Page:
This is the story of a meeting. Militant, professional, friendly. Sylwia Gregorczyk and Michał Wawrykiewicz, two Polish lawyers, who barely knew each other, when they found themselves before the Supreme Court on July 23, 2017, in the midst of a demonstration for the independence of justice.
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She has been responsible for Pro Bono (free legal aid) with the British firm Clifford since 2006. He has been self-employed for 20 years, an expert in public, European and commercial law. All in the fervor of thousands of demonstrators, carrying candles, chanting “Cons-ti-tu-tion! Cons-ti-tu-tion! ».
They share the same conclusion: “What a crowd! We did not expect the independence of justice to be such a popular theme. We said to ourselves that as lawyers, we had something to do to inform the population, and to prevent the legal system from collapsing”recalls Sylwia Gregorczyk.
Very quickly, they created “Wolne Sądy” (“Free Courts”), a collective which two other female lawyers joined, and which then took the form of a foundation. The premises are located a few minutes walk from the center of Warsaw, on the fifth floor of a building, divided into two apartments. One houses Michał Wawrykiewicz’s cabinet. Just cross the landing to pass on the side of the NGO.
Right from the start, Michał Wawrykiewicz launched an idea. Why not invent concrete cases staged in short films broadcast on the Internet, to illustrate what could be a judicial system brought to heel by the executive? Rather than wear their eyes out in austere legal texts, the stooges have taken on the role of screenwriter, director and actor.
A video takes the example of a car accident in which a driver is linked to a politician, with this question: will you have the right to a fair trial in the future system? Same demonstration, in the case of domestic violence. Two cases that turned out to be prescient, underline the lawyers of “Wolne Sądy”.
From fiction to reality
The aces of communication will seek out citizens even in their centers of interest. All analogies are good. They take advantage of the Euro football tournament to show how breaking the rules harms the game. The videos create a buzz, hundreds of thousands of views, which attracts actors, artists, writers, TV show hosts, and even the Nobel Prize in Literature Olga Tokarczuk. Start the parodies of romantic comedy, or rap clip. Their audience is exploding. But Michał Wawrykiewicz warns: their commitment had a price. “I lost a lot of customers”he remembers.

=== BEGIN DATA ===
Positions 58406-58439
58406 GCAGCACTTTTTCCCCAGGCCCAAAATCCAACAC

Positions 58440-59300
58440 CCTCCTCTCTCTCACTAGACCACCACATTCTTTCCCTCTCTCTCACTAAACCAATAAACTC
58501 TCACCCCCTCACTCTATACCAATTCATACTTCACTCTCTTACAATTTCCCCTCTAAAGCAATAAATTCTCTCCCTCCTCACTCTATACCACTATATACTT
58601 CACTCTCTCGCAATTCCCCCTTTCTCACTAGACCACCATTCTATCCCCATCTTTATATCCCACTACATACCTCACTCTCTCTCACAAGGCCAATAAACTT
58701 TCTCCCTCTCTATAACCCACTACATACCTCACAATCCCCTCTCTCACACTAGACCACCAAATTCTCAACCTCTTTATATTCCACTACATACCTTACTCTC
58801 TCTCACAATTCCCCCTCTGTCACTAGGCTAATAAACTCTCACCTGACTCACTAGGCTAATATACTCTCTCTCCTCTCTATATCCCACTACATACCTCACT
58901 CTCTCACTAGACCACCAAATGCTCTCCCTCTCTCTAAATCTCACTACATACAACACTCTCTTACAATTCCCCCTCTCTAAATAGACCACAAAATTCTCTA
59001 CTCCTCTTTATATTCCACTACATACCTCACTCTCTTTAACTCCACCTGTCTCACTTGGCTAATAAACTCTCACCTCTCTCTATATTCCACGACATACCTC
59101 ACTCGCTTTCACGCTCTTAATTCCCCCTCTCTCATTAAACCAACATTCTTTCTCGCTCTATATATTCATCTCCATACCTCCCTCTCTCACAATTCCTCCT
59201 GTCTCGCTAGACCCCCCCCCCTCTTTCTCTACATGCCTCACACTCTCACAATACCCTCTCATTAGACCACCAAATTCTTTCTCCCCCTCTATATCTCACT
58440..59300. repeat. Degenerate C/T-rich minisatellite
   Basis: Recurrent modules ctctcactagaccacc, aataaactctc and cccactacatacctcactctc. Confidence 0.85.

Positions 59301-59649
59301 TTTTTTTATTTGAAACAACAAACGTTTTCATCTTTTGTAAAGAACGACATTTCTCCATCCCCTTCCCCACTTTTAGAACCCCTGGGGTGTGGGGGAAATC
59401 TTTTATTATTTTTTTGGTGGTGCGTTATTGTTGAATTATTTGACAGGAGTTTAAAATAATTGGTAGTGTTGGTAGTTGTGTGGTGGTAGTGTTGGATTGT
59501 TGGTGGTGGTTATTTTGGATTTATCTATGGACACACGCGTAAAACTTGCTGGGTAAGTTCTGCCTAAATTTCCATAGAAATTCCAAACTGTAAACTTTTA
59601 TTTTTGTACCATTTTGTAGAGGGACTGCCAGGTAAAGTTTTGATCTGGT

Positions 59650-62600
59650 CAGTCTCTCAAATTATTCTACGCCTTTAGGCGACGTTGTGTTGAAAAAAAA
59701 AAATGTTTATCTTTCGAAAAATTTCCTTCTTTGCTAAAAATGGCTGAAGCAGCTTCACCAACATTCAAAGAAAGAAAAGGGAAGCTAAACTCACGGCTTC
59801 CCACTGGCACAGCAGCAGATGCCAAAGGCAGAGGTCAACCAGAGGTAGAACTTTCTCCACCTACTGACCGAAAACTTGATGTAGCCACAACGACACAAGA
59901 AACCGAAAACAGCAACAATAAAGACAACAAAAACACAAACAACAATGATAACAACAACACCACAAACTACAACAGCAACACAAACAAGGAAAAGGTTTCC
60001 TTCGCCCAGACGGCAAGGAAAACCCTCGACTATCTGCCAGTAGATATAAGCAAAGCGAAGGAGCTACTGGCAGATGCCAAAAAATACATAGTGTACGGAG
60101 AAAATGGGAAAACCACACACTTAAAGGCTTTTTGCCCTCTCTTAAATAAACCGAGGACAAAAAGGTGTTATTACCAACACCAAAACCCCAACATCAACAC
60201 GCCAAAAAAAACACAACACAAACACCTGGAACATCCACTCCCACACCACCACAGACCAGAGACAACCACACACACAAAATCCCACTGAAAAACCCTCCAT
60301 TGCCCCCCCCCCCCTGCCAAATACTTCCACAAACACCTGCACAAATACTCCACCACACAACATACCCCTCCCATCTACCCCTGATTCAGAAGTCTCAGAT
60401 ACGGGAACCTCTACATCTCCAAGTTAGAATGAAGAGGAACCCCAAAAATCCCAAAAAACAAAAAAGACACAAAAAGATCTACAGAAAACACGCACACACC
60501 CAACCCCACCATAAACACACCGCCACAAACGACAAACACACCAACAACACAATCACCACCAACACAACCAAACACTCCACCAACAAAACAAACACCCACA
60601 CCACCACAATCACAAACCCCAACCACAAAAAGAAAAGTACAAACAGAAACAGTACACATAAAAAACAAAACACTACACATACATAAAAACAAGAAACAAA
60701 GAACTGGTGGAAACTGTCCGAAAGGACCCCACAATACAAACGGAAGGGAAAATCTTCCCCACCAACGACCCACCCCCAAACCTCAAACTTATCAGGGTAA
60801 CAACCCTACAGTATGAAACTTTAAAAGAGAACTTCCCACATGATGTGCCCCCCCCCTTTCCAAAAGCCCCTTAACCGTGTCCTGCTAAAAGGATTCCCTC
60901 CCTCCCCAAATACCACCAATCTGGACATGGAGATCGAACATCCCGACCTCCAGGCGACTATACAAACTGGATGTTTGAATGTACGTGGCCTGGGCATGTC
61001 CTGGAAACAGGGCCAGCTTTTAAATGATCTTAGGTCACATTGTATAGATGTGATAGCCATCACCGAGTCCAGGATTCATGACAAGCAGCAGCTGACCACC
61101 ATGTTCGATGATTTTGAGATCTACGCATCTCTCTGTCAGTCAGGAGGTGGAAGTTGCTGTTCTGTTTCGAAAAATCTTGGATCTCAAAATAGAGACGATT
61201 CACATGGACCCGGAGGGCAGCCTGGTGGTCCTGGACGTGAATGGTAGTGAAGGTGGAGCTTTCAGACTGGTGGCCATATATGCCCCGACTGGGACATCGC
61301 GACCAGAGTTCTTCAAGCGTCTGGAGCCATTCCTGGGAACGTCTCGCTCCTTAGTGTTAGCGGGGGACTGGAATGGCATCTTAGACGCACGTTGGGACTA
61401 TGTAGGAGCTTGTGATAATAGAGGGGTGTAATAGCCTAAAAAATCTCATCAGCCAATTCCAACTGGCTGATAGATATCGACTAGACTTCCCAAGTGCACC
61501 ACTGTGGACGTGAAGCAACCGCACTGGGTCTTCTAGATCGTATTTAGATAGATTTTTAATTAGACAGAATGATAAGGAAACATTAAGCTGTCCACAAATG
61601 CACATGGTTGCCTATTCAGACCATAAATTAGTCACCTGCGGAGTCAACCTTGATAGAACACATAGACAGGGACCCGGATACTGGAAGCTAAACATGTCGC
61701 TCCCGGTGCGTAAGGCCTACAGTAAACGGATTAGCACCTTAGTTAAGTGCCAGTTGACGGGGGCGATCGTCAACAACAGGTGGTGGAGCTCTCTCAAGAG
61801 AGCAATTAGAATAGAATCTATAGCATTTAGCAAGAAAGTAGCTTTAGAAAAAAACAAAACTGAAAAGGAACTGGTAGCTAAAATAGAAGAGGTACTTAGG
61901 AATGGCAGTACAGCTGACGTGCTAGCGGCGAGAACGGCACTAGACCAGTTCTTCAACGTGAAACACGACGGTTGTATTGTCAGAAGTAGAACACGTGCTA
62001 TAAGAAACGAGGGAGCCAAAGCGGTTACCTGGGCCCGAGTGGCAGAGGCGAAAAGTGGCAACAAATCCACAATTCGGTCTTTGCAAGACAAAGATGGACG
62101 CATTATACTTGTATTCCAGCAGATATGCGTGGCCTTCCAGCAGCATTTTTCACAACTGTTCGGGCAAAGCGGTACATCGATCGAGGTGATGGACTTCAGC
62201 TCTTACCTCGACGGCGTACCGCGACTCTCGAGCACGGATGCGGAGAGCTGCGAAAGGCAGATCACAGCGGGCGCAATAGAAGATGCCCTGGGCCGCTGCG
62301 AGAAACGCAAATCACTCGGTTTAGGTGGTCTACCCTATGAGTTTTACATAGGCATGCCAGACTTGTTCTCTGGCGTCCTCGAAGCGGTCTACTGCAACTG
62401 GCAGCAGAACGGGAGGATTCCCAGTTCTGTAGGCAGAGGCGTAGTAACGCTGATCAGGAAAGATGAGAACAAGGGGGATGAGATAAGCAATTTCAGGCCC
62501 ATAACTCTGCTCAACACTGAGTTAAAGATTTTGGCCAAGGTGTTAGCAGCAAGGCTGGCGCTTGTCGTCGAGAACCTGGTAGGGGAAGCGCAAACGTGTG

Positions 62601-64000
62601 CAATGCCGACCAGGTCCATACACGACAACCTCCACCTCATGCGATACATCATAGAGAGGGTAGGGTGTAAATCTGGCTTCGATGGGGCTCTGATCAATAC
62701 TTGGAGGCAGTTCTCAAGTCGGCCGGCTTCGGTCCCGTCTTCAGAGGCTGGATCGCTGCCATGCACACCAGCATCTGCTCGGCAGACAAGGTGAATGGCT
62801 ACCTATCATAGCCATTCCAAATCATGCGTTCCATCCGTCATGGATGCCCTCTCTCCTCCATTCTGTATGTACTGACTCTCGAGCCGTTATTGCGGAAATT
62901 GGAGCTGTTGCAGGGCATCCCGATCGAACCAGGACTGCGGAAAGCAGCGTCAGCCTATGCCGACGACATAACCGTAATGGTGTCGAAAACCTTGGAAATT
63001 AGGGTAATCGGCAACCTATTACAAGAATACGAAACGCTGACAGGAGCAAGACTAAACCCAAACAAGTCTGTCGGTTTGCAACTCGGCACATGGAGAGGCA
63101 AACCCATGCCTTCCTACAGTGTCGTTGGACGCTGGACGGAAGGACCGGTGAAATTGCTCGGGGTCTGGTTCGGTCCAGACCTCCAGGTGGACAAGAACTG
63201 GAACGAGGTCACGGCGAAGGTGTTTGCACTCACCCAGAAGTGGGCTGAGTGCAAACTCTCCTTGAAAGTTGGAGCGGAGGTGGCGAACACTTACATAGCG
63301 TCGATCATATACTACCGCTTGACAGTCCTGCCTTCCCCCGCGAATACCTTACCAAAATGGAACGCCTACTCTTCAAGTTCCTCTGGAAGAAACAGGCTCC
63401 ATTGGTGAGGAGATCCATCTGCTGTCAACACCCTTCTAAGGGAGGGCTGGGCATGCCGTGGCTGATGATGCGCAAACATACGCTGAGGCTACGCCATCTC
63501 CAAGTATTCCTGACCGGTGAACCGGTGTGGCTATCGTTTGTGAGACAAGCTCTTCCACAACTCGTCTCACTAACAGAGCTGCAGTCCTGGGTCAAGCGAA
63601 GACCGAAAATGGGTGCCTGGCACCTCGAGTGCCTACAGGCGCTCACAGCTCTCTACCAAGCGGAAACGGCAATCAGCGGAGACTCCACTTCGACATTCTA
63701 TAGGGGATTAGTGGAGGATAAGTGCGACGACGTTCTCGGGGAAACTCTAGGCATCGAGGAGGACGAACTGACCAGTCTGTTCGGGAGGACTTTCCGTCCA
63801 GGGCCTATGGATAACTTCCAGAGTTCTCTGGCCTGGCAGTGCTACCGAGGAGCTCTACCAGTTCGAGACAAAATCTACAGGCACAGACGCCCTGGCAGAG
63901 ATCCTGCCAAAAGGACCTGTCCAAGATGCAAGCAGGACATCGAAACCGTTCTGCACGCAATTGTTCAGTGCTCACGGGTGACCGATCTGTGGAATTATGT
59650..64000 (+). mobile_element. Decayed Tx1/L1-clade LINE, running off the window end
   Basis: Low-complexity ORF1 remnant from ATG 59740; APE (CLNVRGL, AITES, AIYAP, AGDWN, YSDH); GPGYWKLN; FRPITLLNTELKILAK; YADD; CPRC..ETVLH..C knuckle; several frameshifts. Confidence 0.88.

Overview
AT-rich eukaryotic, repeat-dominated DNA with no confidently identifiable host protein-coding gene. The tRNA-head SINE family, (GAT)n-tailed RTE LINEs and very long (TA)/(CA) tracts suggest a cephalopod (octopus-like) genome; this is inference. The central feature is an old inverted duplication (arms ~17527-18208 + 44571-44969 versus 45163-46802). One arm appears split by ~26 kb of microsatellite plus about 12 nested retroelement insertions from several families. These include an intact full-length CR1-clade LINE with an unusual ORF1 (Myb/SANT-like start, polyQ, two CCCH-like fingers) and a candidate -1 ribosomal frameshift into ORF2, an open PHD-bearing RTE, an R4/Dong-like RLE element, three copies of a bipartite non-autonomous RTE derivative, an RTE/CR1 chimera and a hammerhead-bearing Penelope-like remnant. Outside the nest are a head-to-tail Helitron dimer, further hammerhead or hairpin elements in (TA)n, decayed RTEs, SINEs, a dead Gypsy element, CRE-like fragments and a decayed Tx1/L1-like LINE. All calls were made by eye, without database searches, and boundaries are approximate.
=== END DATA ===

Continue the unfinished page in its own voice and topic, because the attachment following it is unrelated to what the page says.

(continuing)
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He quickly found some, as fiction joined reality. The troublemakers returned to serious things in the summer of 2018, when the government began to want to put the president of the Supreme Court on early retirement. Then more and more angry litigants knocked on their door. Today, “Wolne Sądy” defends about fifty cases, among which 17 judges in the crosshairs of the government.
The team has pleaded a dozen times before the Court of Justice of the EU, each time with a victory. “In 2019, we spent our time in Brussels”summarizes Sylwia Gregorczyk. So much so that last year the European Parliament awarded the organization the European Citizen’s Prize. Also on the legal level, the NGO uses non-conventional weapons. “There are cases that we have, for example, pleaded directly at second instance. It was unthinkable, but it worked! »welcomes Michał Wawrykiewicz.
“Wolne Sądy” also prepares for the future. The NGO records in reports the slightest transformation of the legal system. The goal is to bequeath to future rulers a roadmap to restore the rule of law, in the event of alternation, after the general elections of 2023.
Their ten-point plan, which is based on European court rulings, sets as a condition the withdrawal of all “neo-judges” illegally appointed, the reinstatement of suspended judges, and the reinstatement of a “healthy competition” in the appointments of magistrates. A program that lawyers are already striving to have adopted in the opposition parties.
Their inspiration: two films,“Twelve Angry Men” and “Endless”
Sylwia Gregorczyk: Twelve Angry Mendirected by Sidney Lumet (1957).
“The film deals with a popular jury that must deliberate on the fate of a young man accused of parricide. For legal professionals, it is a work on law and a commentary on justice. It is also a veritable manifesto on the art of persuasion and adherence. »
Michal Wawrykiewicz: Unending (Unending), directed by Krzysztof Kieślowski (1985).
“It is the story of the widow of a lawyer who tries to pursue her last case in court, while defending a striker arrested at the beginning of the Solidarnosc movement. A lesson in courage for those who want to defend just causes. »